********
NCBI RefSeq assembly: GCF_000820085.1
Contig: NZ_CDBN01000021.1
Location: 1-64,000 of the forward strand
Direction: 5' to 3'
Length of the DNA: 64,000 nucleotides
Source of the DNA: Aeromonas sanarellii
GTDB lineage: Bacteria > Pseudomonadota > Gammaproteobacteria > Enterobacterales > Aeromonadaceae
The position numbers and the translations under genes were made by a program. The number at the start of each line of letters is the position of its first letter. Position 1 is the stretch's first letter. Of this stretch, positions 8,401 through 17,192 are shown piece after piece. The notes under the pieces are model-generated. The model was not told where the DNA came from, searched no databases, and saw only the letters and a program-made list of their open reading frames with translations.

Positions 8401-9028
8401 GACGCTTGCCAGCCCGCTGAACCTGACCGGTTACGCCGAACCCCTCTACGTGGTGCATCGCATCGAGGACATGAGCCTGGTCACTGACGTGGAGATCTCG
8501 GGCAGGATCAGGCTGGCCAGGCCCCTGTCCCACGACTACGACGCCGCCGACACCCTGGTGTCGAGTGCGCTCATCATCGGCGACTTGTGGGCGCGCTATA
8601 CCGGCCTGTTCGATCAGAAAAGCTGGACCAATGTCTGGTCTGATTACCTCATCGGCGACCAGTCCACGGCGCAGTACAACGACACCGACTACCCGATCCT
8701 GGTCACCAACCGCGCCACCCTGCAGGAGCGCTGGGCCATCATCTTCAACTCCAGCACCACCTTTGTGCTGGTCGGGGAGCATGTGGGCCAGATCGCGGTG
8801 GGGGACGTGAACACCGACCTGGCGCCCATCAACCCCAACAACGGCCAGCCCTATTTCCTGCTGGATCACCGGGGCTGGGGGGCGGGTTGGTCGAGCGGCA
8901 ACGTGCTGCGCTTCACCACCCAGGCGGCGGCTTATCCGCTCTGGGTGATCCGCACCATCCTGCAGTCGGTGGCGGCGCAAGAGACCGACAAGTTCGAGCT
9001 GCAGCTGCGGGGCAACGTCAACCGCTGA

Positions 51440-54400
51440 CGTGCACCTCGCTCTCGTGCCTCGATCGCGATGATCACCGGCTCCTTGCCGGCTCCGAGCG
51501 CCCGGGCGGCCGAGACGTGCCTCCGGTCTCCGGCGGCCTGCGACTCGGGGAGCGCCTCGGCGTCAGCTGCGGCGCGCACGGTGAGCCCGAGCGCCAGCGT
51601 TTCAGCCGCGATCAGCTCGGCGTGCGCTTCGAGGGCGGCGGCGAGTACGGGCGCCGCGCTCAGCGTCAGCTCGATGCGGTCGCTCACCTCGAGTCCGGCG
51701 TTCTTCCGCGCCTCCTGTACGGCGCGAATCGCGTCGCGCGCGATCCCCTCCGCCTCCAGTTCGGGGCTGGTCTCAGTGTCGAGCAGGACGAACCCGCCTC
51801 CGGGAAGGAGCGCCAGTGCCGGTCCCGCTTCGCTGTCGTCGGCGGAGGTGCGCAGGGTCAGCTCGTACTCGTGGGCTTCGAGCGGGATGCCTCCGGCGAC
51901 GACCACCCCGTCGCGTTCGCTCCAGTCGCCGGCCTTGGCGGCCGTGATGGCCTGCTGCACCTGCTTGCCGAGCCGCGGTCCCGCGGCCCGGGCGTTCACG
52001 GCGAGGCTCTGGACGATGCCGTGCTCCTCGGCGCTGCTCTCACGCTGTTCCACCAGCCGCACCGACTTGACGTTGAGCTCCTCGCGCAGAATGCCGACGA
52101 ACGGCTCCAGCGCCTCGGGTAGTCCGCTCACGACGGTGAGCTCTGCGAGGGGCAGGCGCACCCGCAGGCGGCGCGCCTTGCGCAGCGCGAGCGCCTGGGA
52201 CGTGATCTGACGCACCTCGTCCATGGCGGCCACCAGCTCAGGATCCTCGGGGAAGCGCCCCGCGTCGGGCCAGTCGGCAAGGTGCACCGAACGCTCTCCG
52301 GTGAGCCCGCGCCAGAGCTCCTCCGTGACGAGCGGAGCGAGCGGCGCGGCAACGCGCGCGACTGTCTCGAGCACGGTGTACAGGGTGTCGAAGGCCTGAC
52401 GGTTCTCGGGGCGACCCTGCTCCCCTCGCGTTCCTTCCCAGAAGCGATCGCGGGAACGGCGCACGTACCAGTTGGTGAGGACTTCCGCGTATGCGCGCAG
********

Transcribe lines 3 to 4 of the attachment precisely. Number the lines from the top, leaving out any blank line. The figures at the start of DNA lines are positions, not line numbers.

Location: 1-64,000 of the forward strand
Direction: 5' to 3'